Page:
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A Hardware Against Software Piracy (HASP) dongle is a type of computer hardware device designed to combat software piracy. These devices must be plugged into a computer in order for software to function, and are often used in place of serial numbers or other forms of authentication. Dongles can also be used to create and enforce other business models for software, such as rental or feature-driven models. For end users, dongles can offer both convenience and frustration.
A HASP dongle fills much the same purpose as a product key or activation system found in consumer software, but is usually confined to highly specialized software programs used in a variety of industries. These types of programs, which include professional printing software, forensics software, high end audio programs, and computer aided design (CAD) applications, often carry high per license price tags, making them lucrative targets for the black and grey markets. To combat piracy and prevent organizations from using software on more computers than they have purchased licenses for, some software publishers make use of HASP dongles.
Customers who use this software must connect a specially programmed HASP dongle to a computer before the software will function. Without the dongle, some programs will run in a demo or trial mode, while others will not run at all. Software publishers usually purchase dongles and dongle software from other corporations, and the dongles must be specially tailored for the programs they will be protecting.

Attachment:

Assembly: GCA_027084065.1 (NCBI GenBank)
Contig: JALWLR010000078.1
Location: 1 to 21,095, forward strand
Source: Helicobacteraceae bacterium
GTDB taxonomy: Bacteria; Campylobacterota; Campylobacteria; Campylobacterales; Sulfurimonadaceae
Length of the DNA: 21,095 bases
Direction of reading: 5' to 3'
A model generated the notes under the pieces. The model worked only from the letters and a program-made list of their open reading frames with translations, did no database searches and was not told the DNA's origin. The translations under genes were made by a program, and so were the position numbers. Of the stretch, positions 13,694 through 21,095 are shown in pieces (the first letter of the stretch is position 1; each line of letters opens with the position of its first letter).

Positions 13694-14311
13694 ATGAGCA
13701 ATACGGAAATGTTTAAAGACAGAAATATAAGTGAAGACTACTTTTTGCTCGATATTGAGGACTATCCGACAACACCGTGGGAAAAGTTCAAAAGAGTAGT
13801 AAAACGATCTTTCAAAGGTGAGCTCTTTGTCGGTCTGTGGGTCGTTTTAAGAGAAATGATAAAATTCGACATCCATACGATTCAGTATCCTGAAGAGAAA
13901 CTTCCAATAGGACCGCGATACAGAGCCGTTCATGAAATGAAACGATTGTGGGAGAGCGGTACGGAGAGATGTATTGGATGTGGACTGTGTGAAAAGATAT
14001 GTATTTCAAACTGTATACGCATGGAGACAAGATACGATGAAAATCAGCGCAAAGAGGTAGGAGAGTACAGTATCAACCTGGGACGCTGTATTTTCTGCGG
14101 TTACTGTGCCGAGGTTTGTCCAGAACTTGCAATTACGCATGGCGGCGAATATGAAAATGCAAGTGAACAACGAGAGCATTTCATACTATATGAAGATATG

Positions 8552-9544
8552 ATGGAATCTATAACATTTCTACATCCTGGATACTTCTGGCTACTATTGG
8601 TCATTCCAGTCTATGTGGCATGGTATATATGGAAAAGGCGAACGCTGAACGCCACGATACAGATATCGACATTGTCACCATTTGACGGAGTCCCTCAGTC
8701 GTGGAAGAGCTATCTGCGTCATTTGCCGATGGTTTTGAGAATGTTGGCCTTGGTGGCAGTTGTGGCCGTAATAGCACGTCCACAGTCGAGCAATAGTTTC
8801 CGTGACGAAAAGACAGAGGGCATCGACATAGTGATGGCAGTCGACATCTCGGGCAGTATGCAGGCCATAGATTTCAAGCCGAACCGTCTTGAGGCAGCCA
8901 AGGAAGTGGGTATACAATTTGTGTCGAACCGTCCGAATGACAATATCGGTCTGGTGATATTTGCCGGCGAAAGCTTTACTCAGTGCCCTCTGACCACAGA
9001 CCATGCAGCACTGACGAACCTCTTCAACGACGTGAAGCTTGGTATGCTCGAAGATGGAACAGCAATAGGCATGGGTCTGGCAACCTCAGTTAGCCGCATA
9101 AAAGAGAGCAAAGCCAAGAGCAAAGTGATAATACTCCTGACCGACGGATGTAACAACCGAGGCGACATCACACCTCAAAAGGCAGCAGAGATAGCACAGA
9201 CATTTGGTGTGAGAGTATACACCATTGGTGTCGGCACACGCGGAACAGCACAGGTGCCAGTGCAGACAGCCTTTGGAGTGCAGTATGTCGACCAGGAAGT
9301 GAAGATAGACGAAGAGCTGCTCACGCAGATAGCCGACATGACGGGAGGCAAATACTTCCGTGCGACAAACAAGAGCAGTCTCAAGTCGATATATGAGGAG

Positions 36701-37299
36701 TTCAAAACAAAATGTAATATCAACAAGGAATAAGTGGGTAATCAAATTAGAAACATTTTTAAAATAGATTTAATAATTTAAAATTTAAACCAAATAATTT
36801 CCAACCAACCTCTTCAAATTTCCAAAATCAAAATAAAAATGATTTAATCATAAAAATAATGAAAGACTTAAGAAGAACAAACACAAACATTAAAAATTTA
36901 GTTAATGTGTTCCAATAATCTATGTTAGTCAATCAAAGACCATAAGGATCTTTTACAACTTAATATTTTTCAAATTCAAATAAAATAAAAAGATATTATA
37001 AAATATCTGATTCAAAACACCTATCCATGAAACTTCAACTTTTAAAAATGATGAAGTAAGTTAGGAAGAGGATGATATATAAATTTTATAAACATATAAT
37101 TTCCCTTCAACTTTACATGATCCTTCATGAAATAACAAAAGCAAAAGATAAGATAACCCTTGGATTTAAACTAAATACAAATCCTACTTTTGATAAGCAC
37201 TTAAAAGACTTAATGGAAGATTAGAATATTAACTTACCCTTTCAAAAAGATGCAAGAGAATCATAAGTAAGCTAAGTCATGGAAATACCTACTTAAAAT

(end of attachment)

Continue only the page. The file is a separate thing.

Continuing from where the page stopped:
As the sophistication of dongles has increased, publishers have found new uses for them. Some new dongles feature internal clocks, batteries, and more onboard memory than older models. These features allow publishers to more closely control how their software is used. The internal clock, for example, can keep track of when a software license expires, and can then render the dongle useless. A HASP dongle can also enable rental, subscription, pay-per-use, or even pay-per-feature software licensing models.
Businesses and consumers who purchase software requiring a HASP dongle may find this hardware solution more convenient than equivalent software protection technologies. For programs sold with a limited number of seats or users, a dongle can easily be transferred between different computers or departments. Some dongles can also enable functionality on multiple computers on a network. Dongles can be a major source of frustration for customers who need to run legacy or unsupported applications, however, as new operating systems, lost dongles, or new hardware can mean the programs will no longer run. In these cases, a dongle emulator is sometimes used to trick a program into believing a physical HASP dongle is connected.
How common are HASP dongles? I do believe I'd be livid if I bought a piece of software and found one of these in the package. The old product key activation scenario isn't THAT bad -- you only have to do it once and they you're set.
I suspect these dongles have come as a response to rampant software piracy. I can't help but wonder how many pirates have found ways around them. If they have then this is just another way that legitimate consumers are punished by companies hoping to stop a few people who are stealing software.
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